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Singer Robyn Archer has hand-picked more than 30 songs for her show, An Australian Songbook. But don’t expect to recognise many – or probably any – of them.
There’s no Click Go the Shears or Home among the Gumtrees. And you won’t get Khe San or Flame Trees.
“The show is deliberately not Down Under or Great Southern Land. It’s more of an opportunity to say, ‘Here’s a different picture’,” says Archer, who has worn many hats over her long and distinguished career, from performer and writer to artistic director, stage director and fierce advocate for the arts in Australia.
Robyn Archer on stage during the Queensland leg of her tour.Credit: Brett Boardman
Archer’s different picture, which she has deliberately not cast as the definitive list of Australian songs, is as quirky as it is diverse.
Among the list is a lesser-known song from Yothu Yindi, a piece by Lou Bennett sung (with permission) in Language, settings of words by poets Kenneth Slessor and Michael Dransfield, and songs by Kate Miller-Heidke and the Coodabeen Champions. There are also several of Archer’s own songs, including The Backyard Abortion Waltz.
“I deliberately said I’m not going to call this The Great Australian Songbook because it’s got quite a lot of my songs and humility stopped me,” she says.
Early memories of growing up in South Australia, particularly involving her country-music-loving mother, have influenced many of her choices.
“I refer to the Pub With No Beer, which my mum sang with gusto, but I don’t sing that,” she says. “I sing a beautiful song about the river Murray called Murray Moon then I follow that with the McKean Sisters’ Gymkhana Yodel, which gives us all a chance to get out and yodel.”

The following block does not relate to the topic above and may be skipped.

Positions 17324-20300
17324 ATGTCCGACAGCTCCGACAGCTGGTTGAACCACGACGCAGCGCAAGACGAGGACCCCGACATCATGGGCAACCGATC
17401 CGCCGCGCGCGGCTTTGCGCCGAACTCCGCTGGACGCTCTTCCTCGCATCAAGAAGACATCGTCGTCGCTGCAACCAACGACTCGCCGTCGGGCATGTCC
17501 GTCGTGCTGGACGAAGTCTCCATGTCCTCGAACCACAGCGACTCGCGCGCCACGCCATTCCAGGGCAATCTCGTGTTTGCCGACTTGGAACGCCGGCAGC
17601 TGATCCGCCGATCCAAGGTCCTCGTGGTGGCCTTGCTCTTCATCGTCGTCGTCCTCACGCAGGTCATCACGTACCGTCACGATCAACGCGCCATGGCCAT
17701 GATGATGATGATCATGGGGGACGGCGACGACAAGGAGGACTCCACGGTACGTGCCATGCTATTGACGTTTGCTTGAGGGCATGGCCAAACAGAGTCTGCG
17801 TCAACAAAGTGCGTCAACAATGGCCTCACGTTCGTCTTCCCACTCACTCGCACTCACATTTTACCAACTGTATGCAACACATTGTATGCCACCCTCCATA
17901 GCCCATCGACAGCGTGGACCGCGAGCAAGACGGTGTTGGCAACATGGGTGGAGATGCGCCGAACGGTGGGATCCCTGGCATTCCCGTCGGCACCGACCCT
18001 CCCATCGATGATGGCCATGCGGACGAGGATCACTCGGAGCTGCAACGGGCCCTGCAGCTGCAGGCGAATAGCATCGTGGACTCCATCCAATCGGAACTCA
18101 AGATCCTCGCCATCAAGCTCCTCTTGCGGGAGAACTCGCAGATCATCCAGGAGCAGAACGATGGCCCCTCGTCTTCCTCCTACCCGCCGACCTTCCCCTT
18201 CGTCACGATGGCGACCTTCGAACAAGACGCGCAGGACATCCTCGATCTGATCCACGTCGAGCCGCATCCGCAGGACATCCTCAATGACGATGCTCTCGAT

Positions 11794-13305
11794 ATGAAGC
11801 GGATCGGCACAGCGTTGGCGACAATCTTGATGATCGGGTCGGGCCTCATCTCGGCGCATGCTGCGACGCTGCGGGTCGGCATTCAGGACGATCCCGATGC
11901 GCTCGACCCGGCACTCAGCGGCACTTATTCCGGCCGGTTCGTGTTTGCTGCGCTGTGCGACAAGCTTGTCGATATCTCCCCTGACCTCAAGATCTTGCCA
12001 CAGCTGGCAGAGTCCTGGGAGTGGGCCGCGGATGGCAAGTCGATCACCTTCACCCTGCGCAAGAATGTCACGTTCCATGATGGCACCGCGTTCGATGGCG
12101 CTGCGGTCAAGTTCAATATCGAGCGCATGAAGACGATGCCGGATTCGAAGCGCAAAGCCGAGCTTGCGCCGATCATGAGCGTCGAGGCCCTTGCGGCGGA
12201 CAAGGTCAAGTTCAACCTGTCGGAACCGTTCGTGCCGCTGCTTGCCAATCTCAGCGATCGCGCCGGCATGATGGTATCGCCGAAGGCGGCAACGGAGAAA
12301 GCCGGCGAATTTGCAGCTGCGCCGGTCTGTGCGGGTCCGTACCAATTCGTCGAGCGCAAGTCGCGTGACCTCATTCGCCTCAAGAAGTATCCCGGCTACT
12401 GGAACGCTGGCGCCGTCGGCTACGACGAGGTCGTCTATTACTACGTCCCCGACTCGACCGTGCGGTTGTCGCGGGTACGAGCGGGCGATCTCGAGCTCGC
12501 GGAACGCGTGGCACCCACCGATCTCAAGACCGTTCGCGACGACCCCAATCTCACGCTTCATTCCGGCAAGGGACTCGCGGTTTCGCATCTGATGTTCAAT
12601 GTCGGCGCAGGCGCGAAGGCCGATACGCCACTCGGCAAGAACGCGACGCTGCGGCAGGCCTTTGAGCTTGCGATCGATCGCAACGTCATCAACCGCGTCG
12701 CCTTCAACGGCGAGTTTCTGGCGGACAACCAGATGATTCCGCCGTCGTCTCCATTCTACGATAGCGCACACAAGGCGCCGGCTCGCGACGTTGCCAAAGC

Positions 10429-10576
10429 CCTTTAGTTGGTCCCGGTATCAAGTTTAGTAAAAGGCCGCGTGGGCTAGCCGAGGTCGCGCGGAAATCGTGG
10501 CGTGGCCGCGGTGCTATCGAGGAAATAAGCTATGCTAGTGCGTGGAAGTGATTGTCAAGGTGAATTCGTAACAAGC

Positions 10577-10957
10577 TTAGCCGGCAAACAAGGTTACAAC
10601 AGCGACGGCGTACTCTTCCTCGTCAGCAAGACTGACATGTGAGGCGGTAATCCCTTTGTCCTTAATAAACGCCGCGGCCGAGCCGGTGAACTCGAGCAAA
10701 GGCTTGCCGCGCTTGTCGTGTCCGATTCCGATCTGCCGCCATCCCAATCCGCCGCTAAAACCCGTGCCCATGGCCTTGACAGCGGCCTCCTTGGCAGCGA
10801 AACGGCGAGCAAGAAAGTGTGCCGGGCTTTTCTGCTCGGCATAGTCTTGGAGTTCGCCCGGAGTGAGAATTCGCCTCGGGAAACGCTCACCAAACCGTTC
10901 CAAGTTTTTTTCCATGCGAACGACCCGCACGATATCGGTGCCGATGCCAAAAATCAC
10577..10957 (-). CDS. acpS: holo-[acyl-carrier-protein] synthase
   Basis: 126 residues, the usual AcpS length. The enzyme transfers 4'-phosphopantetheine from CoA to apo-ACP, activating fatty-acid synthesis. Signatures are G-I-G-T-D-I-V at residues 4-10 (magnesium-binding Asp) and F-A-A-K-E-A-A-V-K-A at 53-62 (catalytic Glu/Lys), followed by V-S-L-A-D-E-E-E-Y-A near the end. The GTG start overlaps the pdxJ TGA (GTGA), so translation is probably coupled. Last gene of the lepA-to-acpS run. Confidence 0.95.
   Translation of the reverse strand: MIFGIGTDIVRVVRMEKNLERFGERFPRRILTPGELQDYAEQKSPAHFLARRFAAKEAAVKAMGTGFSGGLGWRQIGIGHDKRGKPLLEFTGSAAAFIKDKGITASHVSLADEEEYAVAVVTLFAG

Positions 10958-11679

Towards the end of the show Archer, who is joined on stage by piano accordionist George Butrumlis, Cameron Goodall on guitar and Enio Pozzebon on keyboards, gleefully takes the mickey out of love songs.
“I’m not much of a love song person,” she says, “But I do one of my so-called love songs called An Insect on the Windscreen of My Heart.”
More seriously, she is acutely aware the Sydney leg of her concert tour opens at Belvoir St Theatre just four days after the national referendum on the Indigenous Voice to parliament.
“In the concert, when I am paying tribute to an unbelievable list of great First Nations songwriters I ask pertinently why Archie and Ruby and Mandawuy – all younger than me – are not on the stage singing their songs in their beautiful voices. It’s because of this horrid gap, this shameful gap. Not just in life expectancy but in practically every other category.
“It’s going to be an interesting moment. We want it to be celebratory and to celebrate those songs even more.”
Regardless of the referendum result, An Australian Songbook remains a celebration of Archer’s own astonishing longevity.
“I really didn’t expect still to be on the stage performing,” she says. “If you go from my first performance in my great-grandparents’ hotel at four, it’s a career of more than 70 years. Curiously, I’m still singing a more than two-hour concert. And the audience reaction has been absolutely fantastic.
“I think one of the reasons it works for me and is so enjoyable, it’s quite revealing about my personality – it’s a bit rude and crude in places.”
Robyn Archer: An Australian Songbook opens on October 18 at Belvoir St Theatre
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